Former footballer, Tipperary man Fred Murray, is now a physio to the stars

A-list clients include rock stars Dave Grohl, Morrissey and Marilyn Manson

Eamonn Wynne

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Eamonn Wynne

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ewynne@nationalist.ie

Fred Murray

Former professional footballer, Clonmel man Fred Murray established the exclusive London-based Remedy clinic in 2016

A Clonmel man who started studying physiotherapy when a series of injuries blighted his professional football career in England is now heading an exclusive health service that has established a global reputation for its outstanding standard of care and rehabilitation.

Fred Murray founded the London-based Remedy clinic in 2016 and its clients include Dave Grohl, frontman with famous American rock band The Foo Fighters, who in several media interviews in recent years has paid tribute to the 38-year-old Clonmel man. 

Grohl has said that if it wasn’t for Fred Murray he wouldn’t have walked again, after he suffered a bad leg break when he tripped and fell offstage during a concert in Sweden six years ago.

Remedy also works with elite sportspeople, as well as stars of the entertainment and rock music world from around the globe. 

Its impressive client list includes Marilyn Manson, Morrissey, Gerard Butler, Cuba Gooding Junior, Billie Eilish, Hans Zimmer, Greta Van Fleet, Henry Cavill, Tom Holland and members of the Red Hot Chilli Peppers and Alice in Chains.

It’s all a far cry from Highfield Grove in Clonmel, where Fred grew up with his parents Pat and Fred and brothers Wayne and Darren.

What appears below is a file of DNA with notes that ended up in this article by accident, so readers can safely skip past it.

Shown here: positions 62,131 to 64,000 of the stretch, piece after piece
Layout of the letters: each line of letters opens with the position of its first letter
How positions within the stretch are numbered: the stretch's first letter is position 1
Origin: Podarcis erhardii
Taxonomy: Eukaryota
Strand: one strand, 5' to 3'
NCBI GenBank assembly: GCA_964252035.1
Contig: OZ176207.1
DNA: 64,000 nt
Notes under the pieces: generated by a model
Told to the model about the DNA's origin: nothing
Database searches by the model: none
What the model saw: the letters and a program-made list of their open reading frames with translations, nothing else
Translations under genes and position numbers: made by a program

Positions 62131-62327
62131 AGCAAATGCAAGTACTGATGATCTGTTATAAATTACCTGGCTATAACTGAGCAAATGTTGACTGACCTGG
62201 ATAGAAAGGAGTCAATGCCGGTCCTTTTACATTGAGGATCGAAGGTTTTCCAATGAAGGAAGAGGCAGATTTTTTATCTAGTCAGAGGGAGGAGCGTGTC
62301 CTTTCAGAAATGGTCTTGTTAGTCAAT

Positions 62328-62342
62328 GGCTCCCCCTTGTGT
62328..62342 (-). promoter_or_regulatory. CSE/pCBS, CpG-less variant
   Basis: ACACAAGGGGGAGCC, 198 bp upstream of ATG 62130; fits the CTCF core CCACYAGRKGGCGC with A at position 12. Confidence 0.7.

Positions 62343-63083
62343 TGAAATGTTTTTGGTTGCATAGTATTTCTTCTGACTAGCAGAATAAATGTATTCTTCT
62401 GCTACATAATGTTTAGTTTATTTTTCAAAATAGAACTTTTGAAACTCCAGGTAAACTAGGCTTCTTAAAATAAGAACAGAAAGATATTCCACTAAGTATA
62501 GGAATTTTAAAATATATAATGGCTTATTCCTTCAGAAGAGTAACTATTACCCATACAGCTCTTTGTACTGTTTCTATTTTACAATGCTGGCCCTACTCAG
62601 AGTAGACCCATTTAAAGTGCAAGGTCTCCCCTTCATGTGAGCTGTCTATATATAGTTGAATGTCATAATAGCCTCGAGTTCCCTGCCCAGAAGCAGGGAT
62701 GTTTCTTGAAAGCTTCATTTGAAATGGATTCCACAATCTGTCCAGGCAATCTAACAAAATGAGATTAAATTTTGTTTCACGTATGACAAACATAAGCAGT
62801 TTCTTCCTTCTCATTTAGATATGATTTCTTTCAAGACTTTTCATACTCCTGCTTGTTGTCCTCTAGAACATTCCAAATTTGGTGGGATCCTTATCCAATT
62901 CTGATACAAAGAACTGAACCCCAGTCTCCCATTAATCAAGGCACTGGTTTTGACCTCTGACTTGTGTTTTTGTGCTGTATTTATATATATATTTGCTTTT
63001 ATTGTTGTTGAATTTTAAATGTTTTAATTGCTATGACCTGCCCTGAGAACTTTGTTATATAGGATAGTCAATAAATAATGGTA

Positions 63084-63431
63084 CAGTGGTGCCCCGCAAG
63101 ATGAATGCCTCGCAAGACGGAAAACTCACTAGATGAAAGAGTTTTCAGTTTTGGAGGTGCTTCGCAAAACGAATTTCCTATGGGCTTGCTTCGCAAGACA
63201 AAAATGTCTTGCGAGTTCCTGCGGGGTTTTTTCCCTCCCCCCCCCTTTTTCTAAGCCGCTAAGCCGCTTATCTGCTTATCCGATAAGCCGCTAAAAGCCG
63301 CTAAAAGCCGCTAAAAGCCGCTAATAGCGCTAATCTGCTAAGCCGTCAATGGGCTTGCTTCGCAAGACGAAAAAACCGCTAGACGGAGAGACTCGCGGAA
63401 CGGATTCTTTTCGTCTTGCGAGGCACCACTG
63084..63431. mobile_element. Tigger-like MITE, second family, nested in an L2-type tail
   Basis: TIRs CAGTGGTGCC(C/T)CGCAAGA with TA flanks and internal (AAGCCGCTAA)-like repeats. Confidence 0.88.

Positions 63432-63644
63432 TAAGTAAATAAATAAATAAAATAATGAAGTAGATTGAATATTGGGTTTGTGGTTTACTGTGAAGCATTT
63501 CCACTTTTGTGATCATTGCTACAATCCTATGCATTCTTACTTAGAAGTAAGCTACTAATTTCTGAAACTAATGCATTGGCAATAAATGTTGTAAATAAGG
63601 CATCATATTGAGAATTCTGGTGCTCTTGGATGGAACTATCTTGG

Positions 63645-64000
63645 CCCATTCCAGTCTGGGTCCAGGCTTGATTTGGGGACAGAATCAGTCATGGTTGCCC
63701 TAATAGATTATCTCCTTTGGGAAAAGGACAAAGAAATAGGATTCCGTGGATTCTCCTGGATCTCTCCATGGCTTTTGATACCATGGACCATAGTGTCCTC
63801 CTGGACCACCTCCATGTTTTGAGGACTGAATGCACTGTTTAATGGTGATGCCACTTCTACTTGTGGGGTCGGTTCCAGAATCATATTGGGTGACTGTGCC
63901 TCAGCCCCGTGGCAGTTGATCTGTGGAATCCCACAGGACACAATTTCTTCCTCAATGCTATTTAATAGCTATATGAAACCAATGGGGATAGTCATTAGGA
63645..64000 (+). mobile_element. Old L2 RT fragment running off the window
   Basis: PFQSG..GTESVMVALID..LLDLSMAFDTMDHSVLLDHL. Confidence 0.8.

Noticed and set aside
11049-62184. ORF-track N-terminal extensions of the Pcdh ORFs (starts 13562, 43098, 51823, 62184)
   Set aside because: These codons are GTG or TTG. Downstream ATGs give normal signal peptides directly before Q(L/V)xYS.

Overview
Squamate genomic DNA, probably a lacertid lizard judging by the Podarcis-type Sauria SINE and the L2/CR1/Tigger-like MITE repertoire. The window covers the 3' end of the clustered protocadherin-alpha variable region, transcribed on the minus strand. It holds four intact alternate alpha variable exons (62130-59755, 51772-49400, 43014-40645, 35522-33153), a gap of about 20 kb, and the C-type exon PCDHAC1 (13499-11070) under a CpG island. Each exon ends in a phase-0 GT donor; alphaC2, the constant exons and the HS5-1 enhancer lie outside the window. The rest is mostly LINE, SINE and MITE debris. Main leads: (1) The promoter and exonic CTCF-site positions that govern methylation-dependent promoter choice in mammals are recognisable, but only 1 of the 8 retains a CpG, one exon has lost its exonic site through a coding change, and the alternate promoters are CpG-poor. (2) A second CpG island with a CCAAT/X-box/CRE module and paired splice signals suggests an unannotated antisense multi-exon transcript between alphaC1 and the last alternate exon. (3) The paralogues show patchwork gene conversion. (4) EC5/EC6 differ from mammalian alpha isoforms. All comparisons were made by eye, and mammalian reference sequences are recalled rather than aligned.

After showing promise with his local club St Oliver’s and Belvedere in Dublin, he signed a professional contract in 2000 with Blackburn Rovers, who were then a well-established club in the Premier League.

However, the full back had the misfortune to tear the cruciate ligament in his knee in his first week at the club. 

He left Blackburn in 2002 without playing for the first team and subsequently had spells with Cambridge United, Northampton Town, Stafford Rangers, Stevenage Borough, Exeter City, Gray’s Athletic and Luton Town.

His bad luck with injuries followed him around England, as he underwent nine surgeries before finally calling time on his career shortly before his 29th birthday in 2011.

Did all those injuries as a footballer influence his decision to turn to a career in physiotherapy even before his playing days ended?

“I think it did indirectly,” Fred says on the phone from London.

“I had been around some physios who were very good in my early years and I was heavily influenced by the profession.

Injuries were blessing in disguise

“Those physios were mentors. When somebody brings you back from a career-threatening injury there’s a bond between you, and I have had the same effect on people. It’s an interesting dynamic.”

Injuries that at the time he looked on as a nightmare he now considers a blessing, as they opened a route and started a journey to a career that he loves.

However, he travelled a long and sometimes difficult road to reach the position that he now occupies, doing a job he enjoys so much. 

He started studying physiotherapy from the age of 24, recalling that he would play football and train during the day before setting out on a two and-a-half hour drive to Manchester to study at Salford University, where he earned an Honours Degree in physiotherapy, as well as a Masters degree in sports rehabilitation.